I also have that frustrating problem, which has been part of my depression all along. I also had to make a very big decision about 6 months ago, in the midst of a family crisis, and it was agonizing. But, I avoided thinking about it (if possible) when I was having a particularly moody or low day, because I knew that my thought process wouldn't be clear. I know there are times when a decision can't be mulled over for too long, but in those cases I usually think to myself, "Ok, at this point in time, the best decision is..." and tell myself that if something goes wrong later because of it, I did the best I could at the time to make the right choice. That way I don't get anxious and stressed over it so much. Of course, with those major ones that could be life-changing, that can be very hard to do, but it is doable. I hope this helps in some way :smile:

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Posted

I'd say depression/anxiety and decision-making are very much related. Also because depression skews your ability to perceive reality for what it is. When I was feeling low, I found it impossible to make any important decisions, especially as it seemed that ending my life was the only option I really had. Now that I feel better ending my life seems to be the stupidest thing I could possibly do -- and it's not as if my living situation or circumstances surrounding have changed. So now if/when I make decisions, they're very different from the ones I would have made three weeks ago.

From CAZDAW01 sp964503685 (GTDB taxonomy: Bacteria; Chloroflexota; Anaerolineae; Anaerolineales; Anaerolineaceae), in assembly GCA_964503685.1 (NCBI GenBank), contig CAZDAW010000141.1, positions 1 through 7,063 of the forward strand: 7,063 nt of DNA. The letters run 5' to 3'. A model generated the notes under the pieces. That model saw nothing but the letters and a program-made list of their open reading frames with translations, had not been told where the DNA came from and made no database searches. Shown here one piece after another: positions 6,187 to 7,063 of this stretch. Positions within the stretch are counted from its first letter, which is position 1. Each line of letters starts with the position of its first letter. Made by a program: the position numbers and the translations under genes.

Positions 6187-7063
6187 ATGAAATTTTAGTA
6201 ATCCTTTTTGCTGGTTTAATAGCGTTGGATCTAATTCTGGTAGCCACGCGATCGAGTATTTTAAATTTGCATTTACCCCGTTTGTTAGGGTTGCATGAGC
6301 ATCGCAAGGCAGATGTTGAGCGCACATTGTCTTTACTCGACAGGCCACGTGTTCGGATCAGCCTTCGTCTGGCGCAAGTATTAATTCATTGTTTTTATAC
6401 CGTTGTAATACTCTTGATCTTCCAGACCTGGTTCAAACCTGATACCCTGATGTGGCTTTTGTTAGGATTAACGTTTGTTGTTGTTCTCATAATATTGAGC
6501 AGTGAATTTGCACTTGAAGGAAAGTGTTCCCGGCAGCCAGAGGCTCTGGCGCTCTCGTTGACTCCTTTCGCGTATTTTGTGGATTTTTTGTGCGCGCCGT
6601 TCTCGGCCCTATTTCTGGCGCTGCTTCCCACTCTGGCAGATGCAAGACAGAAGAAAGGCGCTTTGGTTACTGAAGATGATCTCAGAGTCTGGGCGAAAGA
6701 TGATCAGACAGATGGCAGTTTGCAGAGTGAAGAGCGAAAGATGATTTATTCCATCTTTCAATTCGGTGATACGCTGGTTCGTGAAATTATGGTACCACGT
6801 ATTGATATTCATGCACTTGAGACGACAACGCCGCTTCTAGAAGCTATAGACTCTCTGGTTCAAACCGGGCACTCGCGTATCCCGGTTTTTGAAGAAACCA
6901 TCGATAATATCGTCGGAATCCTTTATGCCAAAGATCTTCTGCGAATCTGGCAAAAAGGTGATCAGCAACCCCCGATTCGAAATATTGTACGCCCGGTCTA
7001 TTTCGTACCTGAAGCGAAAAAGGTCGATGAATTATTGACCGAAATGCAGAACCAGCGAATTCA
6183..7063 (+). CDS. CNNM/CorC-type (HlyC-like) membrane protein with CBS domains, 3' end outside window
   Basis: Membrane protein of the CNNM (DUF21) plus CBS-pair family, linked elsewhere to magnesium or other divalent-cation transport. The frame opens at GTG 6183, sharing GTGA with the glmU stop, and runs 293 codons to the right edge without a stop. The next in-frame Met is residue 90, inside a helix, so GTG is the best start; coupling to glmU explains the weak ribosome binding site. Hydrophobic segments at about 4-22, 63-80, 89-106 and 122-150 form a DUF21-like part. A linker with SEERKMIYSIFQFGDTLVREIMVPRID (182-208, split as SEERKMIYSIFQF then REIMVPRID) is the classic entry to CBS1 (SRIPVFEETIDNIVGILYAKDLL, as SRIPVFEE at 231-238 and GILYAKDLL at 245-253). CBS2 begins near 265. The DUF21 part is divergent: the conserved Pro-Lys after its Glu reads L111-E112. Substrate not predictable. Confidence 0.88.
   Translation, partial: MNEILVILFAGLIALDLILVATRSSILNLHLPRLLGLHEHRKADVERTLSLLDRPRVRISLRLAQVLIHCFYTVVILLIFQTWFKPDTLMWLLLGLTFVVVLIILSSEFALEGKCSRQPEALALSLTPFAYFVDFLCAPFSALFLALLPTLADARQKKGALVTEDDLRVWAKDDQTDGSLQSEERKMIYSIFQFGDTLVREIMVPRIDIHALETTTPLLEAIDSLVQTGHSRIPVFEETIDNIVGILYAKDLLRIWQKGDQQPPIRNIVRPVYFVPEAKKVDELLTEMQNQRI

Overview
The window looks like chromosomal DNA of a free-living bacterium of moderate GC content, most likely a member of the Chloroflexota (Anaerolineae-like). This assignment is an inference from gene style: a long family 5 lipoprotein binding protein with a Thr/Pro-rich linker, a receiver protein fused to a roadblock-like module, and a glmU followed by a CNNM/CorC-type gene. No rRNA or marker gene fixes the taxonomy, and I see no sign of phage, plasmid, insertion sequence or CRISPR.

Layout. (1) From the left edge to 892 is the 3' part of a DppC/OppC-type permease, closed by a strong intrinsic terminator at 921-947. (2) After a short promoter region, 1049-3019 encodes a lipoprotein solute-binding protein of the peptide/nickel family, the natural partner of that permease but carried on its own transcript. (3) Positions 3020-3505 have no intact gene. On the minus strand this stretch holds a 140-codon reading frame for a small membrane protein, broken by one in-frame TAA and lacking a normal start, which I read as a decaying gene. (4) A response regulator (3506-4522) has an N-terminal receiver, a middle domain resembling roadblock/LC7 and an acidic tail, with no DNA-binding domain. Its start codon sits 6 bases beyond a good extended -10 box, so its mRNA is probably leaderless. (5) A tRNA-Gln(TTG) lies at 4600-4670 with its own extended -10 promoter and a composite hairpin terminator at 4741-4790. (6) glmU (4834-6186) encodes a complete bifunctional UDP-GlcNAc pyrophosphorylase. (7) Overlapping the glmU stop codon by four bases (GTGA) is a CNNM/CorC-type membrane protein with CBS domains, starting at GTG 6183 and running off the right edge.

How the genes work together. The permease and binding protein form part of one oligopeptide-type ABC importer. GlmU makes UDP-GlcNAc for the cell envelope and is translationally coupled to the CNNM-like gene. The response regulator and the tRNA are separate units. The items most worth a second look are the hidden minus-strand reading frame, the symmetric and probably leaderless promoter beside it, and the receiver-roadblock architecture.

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Posted

Thanks, everyone, for your replies.

Here's my problem (and this may require that my post get bumped over to the Relationships section, I don't know): I have spent much of my therapy over the past 15+ years trying to figure out my husband, his issues, why I can't make him happy, and what I need to do to make him happy. This latest depressive episode was triggered by a "perfect storm" of ingredients": 1)medication change; 2)inability to find a job, followed by finding one and being laid off a month later, and having my husband not supportive of my entire career direction, even though the change in career direction was something I wanted so that I could be happy; 3)finding what I thought would be the perfect job because it combined what I wanted to do with the amount of money he wanted me to make, and me failing at it horribly and being terrified to walk into that building every day. His utter lack of support, lack of interaction with me, lack of affection, all made me feel alone and unloved in addition to feeling like a failure. This led to an emotional breakdown and suicide attempt.

Since then, things have been up and down with us. I'm beyond lucky that I found a really, really good job working for wonderful people and making good money and getting great benefits. But my husband -- due to his own personal issues -- tends to be withdrawn and unaffectionate. I NEED affection in order to survive, feel loved and safe, feel appreciated. He also became highly critical of me, to the point where I was constantly uncomfortable in my home. Always wondering what he was going to notice that I had done "wrong": Had I put a dish in the wrong place, left a light on somewhere, left a book sitting somewhere he decided it shouldn't be. I was being held to a set of rules that were being made up as he went along, so I couldn't win. If I tried to anticipate, I guessed wrong.